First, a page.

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There are two basic ways a person’s assets pass after they die. You can think of this as two buckets.
Bucket #1: Assets that Pass via Beneficiary Designation
The first bucket holds assets that pass by beneficiary designation. Perhaps the best-known example of this type of asset is a retirement account. When you open a retirement account, the financial institution or your employer asks you to name one or more people or charitable organizations who will receive the funds in that account after your death, as well as a secondary beneficiary in case the primary beneficiaries predecease you. When you die, the retirement account is transferred directly to whomever you have designated.
Another example of assets that pass via designation is property you own jointly with another person, such as a joint bank account or real estate you own in joint tenancy. In these cases, the person you own the property with is the automatic beneficiary of that property on your death.
Assets with a beneficiary designation do not need to pass through probate to be distributed to your beneficiaries. The beneficiary simply needs to provide the financial institution or other entity with documentation of the asset-holder’s death, usually a death certificate and social security number. After receiving sufficient documentation, the assets are transferred directly to the named beneficiaries.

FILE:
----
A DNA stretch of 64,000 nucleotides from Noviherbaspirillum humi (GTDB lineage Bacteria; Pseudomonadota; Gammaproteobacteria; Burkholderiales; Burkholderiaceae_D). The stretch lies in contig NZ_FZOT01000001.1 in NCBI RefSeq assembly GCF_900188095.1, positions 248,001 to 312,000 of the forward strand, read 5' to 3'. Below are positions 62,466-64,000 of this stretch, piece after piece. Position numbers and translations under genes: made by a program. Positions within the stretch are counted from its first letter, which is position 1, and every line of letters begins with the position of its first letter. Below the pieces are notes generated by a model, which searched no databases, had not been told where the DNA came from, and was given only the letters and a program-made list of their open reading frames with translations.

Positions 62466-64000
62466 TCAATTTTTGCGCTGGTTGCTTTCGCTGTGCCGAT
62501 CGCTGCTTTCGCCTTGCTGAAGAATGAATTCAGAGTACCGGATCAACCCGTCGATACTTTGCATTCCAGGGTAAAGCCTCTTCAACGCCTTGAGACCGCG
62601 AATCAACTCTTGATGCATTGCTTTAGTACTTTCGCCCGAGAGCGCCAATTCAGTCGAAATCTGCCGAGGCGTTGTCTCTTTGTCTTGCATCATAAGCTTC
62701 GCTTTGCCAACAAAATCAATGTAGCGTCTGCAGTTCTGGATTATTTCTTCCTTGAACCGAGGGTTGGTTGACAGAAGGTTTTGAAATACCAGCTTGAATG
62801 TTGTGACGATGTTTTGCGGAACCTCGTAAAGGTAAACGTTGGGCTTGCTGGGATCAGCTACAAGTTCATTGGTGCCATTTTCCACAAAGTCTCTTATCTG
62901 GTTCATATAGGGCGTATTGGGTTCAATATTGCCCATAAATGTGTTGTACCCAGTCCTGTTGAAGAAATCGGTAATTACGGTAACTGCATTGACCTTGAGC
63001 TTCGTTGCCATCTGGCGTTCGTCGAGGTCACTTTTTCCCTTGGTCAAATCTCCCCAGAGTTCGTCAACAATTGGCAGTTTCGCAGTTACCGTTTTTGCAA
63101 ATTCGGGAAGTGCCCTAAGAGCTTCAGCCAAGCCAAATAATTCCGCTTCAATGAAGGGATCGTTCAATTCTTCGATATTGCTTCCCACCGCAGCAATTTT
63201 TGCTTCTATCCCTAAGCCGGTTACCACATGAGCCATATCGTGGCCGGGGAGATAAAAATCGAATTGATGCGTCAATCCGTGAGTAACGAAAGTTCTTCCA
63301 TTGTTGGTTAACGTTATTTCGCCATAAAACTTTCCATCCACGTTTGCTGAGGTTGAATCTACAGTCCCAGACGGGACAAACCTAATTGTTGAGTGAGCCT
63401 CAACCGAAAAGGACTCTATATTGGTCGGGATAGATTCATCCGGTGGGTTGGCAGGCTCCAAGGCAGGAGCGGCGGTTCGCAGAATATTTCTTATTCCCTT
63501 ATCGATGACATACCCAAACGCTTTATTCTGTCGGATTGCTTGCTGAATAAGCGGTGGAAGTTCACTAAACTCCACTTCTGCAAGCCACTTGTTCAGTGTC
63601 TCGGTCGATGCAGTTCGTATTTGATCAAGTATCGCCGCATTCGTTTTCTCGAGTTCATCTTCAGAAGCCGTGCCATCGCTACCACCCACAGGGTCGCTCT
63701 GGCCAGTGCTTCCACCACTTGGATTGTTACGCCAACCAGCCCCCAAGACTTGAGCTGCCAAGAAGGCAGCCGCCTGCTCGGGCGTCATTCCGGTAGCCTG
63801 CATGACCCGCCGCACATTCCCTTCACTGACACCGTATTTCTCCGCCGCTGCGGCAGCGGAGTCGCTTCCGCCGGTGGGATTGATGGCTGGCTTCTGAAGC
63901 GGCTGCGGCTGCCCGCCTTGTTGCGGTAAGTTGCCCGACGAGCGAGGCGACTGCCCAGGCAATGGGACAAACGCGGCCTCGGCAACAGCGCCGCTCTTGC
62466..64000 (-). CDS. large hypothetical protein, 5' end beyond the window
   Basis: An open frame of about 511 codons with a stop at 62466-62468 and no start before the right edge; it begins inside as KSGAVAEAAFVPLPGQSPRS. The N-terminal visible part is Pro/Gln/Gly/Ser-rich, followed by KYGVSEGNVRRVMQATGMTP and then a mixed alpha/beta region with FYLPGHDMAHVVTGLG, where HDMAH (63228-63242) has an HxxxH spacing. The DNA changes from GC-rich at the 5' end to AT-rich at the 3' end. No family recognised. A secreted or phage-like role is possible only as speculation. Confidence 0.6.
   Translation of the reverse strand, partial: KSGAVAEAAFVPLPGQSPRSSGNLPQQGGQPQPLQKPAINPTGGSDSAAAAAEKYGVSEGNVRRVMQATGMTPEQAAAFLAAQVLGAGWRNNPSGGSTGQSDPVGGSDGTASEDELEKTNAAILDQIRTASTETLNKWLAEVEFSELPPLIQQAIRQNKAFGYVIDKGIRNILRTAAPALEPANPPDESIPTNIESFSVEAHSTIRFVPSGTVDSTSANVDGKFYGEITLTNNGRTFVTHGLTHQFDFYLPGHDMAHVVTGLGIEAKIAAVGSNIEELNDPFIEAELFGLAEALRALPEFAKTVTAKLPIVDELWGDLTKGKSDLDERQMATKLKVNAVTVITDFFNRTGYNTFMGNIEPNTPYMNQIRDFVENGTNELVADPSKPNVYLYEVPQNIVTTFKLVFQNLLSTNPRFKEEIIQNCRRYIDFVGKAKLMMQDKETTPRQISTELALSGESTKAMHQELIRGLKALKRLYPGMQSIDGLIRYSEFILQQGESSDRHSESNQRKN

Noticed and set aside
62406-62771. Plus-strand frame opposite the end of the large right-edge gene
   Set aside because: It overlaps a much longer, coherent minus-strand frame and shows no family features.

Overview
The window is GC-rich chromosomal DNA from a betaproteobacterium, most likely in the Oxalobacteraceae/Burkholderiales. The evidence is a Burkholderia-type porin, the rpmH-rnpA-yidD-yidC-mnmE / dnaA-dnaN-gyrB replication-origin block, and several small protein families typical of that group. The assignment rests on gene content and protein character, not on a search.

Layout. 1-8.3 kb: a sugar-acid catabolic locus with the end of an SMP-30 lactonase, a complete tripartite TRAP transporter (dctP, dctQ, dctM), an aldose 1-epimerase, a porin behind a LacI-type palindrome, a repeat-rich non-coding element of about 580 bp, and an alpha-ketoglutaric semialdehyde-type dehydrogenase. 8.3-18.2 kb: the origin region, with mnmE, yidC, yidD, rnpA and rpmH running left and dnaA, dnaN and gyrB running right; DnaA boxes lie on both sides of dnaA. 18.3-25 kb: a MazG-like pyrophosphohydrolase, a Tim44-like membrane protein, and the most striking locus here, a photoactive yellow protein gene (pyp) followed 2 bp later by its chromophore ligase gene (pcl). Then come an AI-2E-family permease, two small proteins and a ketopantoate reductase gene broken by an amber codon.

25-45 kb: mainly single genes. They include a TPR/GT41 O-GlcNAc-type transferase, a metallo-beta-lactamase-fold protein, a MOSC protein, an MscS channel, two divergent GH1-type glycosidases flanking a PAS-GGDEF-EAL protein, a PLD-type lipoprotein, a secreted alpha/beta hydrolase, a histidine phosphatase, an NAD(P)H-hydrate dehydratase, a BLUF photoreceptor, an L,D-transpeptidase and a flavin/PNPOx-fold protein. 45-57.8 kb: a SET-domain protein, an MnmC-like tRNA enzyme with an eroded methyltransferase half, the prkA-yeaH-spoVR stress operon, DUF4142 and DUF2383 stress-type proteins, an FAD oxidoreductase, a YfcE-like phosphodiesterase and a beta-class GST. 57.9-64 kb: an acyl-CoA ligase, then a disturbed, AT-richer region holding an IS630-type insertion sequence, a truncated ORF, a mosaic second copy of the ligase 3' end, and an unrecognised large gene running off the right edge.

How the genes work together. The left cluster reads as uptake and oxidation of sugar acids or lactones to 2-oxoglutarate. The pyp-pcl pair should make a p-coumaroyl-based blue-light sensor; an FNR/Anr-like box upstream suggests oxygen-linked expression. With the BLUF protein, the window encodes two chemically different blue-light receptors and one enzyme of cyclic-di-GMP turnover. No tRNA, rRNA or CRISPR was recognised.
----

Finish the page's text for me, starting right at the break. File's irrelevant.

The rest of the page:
You also do not need a Will or Living Trust to pass these assets to your loved ones, as the beneficiary designation specifies whom you want to inherit these assets. Indeed, beneficiary designations supersede any instructions included in your Will or Living Trust. Accordingly, it is important to make sure these designations align with your overall estate plan, which we will discuss in more detail below.
Examples of assets that pass via beneficiary designation include:
Example: Peter and Penelope are married and have a joint checking account. When Peter dies, Penelope provides the bank with a copy of Peter’s death certificate and his social security number. The bank removes Peter’s name from the account and the assets in the account pass to Penelope.
Bucket #2: Assets that Pass via Probate or a Trust
The second bucket holds everything else! That includes:
Example: Arthur owns a home in Boise and has a Will. When Arthur dies, his children hire an attorney to probate Arthur’s estate according to the terms of Arthur’s Will. Arthur’s house is distributed to Arthur’s children in equal shares according to his wishes after the probate is concluded, a process that takes about six months.
Example: Abe owns a home in Lewiston and has a Living Trust. When Abe dies, the successor trustee of his Living Trust reviews its terms and distributes the home to Arthur’s children in equal shares within a month after Abe’s death.
Planning for Assets in Both Buckets
Some people with very simple estates only have assets in Bucket #1. In this case, these people may be able to direct all of their assets to their loved ones by beneficiary designations. Most people, however, have assets in both Bucket #1 and Bucket #2. An important part of the estate planning process is making sure that you properly direct the assets in both buckets in a way that achieves your goals.
For more information on planning for assets in both buckets, check out our blog post on The Importance of Aligning Beneficiary Designations With Your Estate Plan.